DreamWorks Animation "Shrek the Third": Linux Feeds an Ogre
Why don't the movie studios contribute some of their millions of lines of Linux code to open source? Many studios have developed proprietary Linux video playback and editing software, an area where open source is deficient. Could they give that to open source? Today's treacherous patent landscape is one obstacle, but beyond that is the cost to maintain it. For example, ILM found it more work to open the OpenEXR image format than expected. The studios are busy making movies.
The film industry does sometimes sponsor outside open-source efforts, such as deep paint support for GIMP in 1999. Unfortunately, 16-bit per channel paint was never released as part of GIMP. It did later see the light of day as CinePaint [an OSS project I lead]. But rather than use CinePaint and have to retrain Photoshop users, DreamWorks Animation, Disney and Pixar provided some funding to CodeWeavers to make Windows Photoshop work on Linux under Wine in 2003.
The film industry may not like free software that cuts too close to its domain. The freeware renderer BMRT, developed by former employees of Pixar, was discontinued as part of an infringement settlement in 2002 between Pixar and NVIDIA (which had acquired a more sophisticated version of the BMRT render technology from the company Exluna to support Cg GPU rendering).
“CG filmmaking is one of the few places where there's a tight bond between technology and the art of filmmaking”, says Leonard. “Technology is enabling artist vision like no other time in the history of our business. We continue to invest heavily into rendering techniques such as global illumination to make lighting better and easier. The original Shrek movie did not use any global illumination. Shrek 2 used it in a very limited way, and Shrek 3 uses it broadly across the film. The result is better lighting to enable better storytelling.”
“Beginning in 2009, we'll be releasing all of our films in native stereoscopic 3-D”, says Leonard. “Our films will be created, from the start, with 3-D stereo in mind. The result will be a whole new level of experience in theaters.” Monsters vs. Aliens (tentative title) and How to Train Your Dragon will be the first 3-D films from the new 3-D pipeline. Since Shrek 3, the studio has built a new system for creating all storyboards digitally from inception in 3-D.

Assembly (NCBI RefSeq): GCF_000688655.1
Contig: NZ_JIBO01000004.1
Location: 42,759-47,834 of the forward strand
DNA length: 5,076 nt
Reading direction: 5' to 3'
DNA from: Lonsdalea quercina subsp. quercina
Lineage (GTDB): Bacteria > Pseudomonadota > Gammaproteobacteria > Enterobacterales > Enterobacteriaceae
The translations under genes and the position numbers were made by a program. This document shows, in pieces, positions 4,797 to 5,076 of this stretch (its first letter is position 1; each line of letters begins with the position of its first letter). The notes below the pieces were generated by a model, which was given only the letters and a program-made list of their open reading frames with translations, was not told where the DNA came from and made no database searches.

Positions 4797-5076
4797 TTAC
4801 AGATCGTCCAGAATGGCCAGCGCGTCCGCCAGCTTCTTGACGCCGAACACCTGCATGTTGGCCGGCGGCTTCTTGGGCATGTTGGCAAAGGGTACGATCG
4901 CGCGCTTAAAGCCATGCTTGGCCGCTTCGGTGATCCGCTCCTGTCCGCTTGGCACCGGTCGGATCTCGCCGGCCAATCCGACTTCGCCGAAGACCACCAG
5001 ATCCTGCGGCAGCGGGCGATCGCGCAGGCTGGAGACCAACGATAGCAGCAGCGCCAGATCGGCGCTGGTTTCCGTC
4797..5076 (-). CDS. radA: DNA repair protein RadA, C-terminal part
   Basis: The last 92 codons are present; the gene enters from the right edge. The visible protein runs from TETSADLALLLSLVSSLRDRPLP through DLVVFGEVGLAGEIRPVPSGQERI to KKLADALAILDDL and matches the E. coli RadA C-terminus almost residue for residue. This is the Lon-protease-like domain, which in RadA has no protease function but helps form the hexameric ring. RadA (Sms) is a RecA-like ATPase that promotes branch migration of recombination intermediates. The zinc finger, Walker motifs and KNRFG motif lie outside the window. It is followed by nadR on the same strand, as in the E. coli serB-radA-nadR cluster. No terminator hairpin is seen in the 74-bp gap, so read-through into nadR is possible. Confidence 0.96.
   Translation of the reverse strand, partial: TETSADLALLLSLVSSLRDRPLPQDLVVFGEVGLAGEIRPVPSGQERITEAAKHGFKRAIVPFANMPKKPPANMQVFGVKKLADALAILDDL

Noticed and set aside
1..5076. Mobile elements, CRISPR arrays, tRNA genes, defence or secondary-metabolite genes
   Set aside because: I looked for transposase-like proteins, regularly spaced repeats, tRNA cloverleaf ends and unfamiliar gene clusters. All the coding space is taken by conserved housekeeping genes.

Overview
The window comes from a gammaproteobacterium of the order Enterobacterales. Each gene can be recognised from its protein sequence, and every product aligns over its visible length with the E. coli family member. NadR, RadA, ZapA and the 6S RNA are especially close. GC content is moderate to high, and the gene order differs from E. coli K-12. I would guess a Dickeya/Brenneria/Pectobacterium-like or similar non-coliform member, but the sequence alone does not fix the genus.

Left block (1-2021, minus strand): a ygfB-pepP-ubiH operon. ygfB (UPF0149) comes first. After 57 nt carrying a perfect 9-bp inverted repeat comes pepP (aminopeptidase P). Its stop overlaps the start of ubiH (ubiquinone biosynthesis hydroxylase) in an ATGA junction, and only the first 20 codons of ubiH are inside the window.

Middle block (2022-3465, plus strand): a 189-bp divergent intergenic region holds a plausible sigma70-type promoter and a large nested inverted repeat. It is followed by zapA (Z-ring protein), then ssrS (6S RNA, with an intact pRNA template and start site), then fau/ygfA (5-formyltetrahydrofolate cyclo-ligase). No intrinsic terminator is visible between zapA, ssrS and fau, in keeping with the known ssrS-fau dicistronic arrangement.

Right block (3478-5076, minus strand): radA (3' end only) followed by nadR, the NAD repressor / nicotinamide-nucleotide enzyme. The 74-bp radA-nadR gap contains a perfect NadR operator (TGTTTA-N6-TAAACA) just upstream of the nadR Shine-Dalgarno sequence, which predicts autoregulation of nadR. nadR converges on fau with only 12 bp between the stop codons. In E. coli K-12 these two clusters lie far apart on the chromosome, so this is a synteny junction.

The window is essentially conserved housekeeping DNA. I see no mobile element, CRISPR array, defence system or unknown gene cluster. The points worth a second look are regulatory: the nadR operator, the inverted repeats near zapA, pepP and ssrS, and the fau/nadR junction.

DreamWorks Animation has more Linux geeks on tap than most Linux companies or open-source projects do. If you're interested in working on Linux in the motion picture industry, DreamWorks is advertising job openings for Linux technologists, including Systems Architect, Senior Systems Administrator, Senior Systems Developer, Systems Engineer, Animation Tools Software Engineer, Core Libraries Software Engineer and Software Engineer Manager.
Robin Rowe is an executive producer at the Comic Strip Network. He's the founder of LinuxMovies.org and the project manager for CinePaint.org. On weekends, he hosts events in Hollywood for ScreenplayLab, a group of 1,400 screenwriters, actors and filmmakers. He's a former studio technologist for DreamWorks Animation.
Practical Task Scheduling Deployment
July 20, 2016 12:00 pm CDT
One of the best things about the UNIX environment (aside from being stable and efficient) is the vast array of software tools available to help you do your job. Traditionally, a UNIX tool does only one thing, but does that one thing very well. For example, grep is very easy to use and can search vast amounts of data quickly. The find tool can find a particular file or files based on all kinds of criteria. It's pretty easy to string these tools together to build even more powerful tools, such as a tool that finds all of the .log files in the /home directory and searches each one for a particular entry. This erector-set mentality allows UNIX system administrators to seem to always have the right tool for the job.
Cron traditionally has been considered another such a tool for job scheduling, but is it enough? This webinar considers that very question. The first part builds on a previous Geek Guide, Beyond Cron, and briefly describes how to know when it might be time to consider upgrading your job scheduling infrastructure. The second part presents an actual planning and implementation framework.
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With all the industry talk about the benefits of Linux on Power and all the performance advantages offered by its open architecture, you may be considering a move in that direction. If you are thinking about analytics, big data and cloud computing, you would be right to evaluate Power. The idea of using commodity x86 hardware and replacing it every three years is an outdated cost model. It doesn’t consider the total cost of ownership, and it doesn’t consider the advantage of real processing power, high-availability and multithreading like a demon.
This ebook takes a look at some of the practical applications of the Linux on Power platform and ways you might bring all the performance power of this open architecture to bear for your organization. There are no smoke and mirrors here—just hard, cold, empirical evidence provided by independent sources. I also consider some innovative ways Linux on Power will be used in the future.Get the Guide